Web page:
Hippolyte Affognon, Hermann Waibel, Delia Grace, Thomas Randolph:
A Methodology to Measure the Costs of Animal Trypanosomosis in West Africa


1Leibniz-University Hannover, Economics and Business Administration, Germany
2Free University Berlin, Institute of Parasitology and International Animal Health, Germany
3International Livestock Research Institute (ILRI), Livestock & Human Health, Kenya

This study assesses the farm level costs and the productivity of drugs used for controlling trypanosomosis, a serious cattle disease and major constraint to agricultural production in West Africa. Trypanocide drug treatments are the principal method of control but emerging resistance to these drugs threatens the sustainability of their continued use. The study was conducted in West Africa in Burkina Faso and Mali from June 2003 to May 2004. Data were collected by a team of veterinary epidemiologists, technicians and agro-economists. In all, 208 herds with a total of 3565 cattle in 18 villages were monitored during a period of 12 months. Epidemiological data were collected three times (the rainy season, the dry cold season and the dry hot season). Input and output data were collected by enumerators posted in the villages throughout the study period. Additional price data were collected in local markets and abattoirs. The methodologies of data analysis included Analysis of Variance (ANOVA) adjusted for clustering and a production function model integrating a damage control function. Resistance was captured by including a dummy variable for trypanocide drug failure. Results show that depending on epidemiological conditions, trypanosomosis costs, at farm level, 8.76 to 24.71 [/TLU/Year] (Cost of trypanosomosis is composed of the production loss due to the disease plus the costs of disease abatement). The costs of the disease represent 8% to 22% of annual household cattle production revenue per Tropical Livestock Unit (TLU). Farmers in villages with high disease prevalence and high drug resistance realise significantly less output on average than those in low prevalence and low resistance villages. Where disease is common, there is significantly less total output (29.5%) in the presence of high versus low drug resistance. The marginal value products of trypanocides vary but are positive and greater than one. In economic terms, this implies that contrary to common opinion, farmers tend to under- rather than over-use trypanocide drugs. Based on the results, recommendations are made for introducing an extension system that promotes rational use of trypanocides to avoid inefficiency of input use.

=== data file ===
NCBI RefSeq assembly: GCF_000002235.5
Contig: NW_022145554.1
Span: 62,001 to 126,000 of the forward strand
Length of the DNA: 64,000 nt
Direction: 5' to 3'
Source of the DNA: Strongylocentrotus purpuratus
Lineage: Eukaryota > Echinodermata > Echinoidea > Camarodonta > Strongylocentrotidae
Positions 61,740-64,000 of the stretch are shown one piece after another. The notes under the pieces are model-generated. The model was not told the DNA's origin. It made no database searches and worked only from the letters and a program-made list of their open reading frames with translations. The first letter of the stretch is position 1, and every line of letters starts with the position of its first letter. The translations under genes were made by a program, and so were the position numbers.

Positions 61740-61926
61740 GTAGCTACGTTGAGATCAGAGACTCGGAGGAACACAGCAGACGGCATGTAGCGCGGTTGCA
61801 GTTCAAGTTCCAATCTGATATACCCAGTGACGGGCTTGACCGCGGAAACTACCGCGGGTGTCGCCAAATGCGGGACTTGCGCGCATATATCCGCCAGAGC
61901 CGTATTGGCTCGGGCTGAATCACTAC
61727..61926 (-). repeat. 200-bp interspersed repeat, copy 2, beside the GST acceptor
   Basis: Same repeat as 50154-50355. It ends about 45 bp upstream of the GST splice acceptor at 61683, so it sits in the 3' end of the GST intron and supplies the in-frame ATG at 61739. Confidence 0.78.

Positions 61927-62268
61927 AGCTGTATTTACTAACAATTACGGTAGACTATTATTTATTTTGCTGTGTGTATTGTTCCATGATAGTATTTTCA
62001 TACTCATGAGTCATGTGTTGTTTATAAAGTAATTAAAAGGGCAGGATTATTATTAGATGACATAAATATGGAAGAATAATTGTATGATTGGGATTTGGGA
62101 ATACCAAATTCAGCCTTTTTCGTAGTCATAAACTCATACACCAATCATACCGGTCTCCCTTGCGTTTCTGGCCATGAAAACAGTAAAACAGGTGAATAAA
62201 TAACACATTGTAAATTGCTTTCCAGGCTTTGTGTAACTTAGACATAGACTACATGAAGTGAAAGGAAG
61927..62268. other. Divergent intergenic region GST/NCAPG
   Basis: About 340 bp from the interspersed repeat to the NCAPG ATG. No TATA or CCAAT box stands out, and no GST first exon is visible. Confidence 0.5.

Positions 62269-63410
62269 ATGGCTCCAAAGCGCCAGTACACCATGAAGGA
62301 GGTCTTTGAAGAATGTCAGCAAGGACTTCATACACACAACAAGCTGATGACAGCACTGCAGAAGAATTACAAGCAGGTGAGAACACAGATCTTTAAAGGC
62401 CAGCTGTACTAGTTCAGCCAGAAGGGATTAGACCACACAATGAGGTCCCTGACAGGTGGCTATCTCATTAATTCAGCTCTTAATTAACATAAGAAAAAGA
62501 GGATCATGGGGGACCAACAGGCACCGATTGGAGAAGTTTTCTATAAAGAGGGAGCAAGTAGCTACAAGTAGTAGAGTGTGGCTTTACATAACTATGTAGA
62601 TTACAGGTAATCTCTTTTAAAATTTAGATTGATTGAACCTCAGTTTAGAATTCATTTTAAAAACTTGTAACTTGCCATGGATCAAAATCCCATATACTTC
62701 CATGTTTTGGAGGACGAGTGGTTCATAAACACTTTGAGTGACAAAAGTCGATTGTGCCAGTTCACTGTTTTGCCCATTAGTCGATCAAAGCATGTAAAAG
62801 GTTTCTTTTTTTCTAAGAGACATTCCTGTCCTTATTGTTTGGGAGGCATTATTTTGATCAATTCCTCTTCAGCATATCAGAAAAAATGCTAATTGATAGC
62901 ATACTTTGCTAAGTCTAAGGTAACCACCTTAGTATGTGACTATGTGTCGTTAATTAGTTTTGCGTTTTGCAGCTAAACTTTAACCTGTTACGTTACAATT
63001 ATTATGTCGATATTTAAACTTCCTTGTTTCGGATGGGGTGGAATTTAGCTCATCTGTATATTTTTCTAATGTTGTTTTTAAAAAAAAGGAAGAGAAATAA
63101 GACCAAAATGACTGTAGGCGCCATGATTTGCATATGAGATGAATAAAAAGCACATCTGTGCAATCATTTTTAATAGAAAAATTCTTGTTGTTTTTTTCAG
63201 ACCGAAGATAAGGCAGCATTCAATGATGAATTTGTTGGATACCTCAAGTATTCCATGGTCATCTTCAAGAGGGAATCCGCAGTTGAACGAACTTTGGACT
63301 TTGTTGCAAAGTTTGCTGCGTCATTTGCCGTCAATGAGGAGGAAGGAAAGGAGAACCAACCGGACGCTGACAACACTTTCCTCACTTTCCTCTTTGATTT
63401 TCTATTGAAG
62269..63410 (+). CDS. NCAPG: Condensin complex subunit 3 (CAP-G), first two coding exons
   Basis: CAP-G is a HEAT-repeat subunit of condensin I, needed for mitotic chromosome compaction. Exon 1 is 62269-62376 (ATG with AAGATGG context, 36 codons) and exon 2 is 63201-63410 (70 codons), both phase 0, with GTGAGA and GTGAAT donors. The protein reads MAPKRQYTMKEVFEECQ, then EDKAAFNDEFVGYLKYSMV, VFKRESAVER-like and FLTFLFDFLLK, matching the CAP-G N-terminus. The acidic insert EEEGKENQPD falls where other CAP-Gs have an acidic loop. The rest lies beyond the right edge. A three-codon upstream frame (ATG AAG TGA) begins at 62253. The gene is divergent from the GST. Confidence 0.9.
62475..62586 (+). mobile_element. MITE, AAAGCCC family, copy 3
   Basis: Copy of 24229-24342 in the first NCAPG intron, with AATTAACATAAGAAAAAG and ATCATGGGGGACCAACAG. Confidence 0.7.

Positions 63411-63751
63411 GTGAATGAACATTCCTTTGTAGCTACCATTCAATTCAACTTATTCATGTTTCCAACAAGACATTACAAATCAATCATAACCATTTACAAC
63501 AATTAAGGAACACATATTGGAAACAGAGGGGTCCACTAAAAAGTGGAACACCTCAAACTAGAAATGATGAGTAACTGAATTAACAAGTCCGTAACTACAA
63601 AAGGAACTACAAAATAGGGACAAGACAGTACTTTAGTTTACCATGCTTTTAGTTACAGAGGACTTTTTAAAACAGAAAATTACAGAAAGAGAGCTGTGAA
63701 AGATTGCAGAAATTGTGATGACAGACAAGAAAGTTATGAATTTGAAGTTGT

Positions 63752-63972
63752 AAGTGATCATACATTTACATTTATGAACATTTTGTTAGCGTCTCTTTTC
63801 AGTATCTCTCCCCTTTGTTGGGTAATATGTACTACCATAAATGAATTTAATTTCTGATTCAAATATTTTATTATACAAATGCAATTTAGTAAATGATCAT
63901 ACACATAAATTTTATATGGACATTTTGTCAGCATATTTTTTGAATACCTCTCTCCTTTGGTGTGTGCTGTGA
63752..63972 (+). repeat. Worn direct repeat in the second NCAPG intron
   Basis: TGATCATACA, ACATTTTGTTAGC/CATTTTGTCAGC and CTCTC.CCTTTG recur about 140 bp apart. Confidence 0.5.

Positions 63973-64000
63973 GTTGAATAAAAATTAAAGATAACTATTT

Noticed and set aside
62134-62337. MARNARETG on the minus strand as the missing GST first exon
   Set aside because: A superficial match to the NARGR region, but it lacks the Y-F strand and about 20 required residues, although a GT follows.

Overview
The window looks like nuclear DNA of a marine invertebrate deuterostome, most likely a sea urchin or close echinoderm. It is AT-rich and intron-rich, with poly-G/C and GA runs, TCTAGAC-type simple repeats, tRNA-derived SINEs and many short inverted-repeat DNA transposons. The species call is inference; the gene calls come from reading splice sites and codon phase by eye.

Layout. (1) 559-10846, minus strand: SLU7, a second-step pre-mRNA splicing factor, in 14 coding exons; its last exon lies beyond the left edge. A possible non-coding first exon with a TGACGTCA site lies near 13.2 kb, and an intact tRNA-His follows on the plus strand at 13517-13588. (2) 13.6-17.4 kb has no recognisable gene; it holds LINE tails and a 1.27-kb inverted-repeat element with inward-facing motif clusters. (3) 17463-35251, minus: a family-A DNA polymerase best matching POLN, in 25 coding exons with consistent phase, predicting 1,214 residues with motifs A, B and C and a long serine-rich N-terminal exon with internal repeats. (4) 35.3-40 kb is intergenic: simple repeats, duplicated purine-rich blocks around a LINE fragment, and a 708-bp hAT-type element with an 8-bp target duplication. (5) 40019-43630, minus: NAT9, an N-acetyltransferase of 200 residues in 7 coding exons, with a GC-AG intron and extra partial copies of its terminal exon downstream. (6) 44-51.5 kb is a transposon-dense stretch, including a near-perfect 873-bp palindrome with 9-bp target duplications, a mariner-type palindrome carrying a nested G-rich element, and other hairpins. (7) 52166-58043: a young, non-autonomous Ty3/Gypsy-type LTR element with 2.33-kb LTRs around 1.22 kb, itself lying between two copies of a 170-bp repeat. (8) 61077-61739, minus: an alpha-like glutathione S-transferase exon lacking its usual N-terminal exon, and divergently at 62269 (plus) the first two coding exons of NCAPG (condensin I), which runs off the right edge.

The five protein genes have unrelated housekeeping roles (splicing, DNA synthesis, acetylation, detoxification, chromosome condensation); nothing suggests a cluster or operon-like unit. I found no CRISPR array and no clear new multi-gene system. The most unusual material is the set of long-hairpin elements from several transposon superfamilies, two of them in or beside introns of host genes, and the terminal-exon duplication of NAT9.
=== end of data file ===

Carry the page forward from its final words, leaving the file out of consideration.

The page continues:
Keywords: Costs of disease, damage control, productivity, resistance, trypanocide, trypanosomosis


Contact Address: Hippolyte Affognon, Leibniz-University Hannover, Economics and Business AdministrationKönigsworther Platz 1, 30167 Hannover, Germany, e-mail: haffognon@yahoo.com
Andreas Deininger, September 2006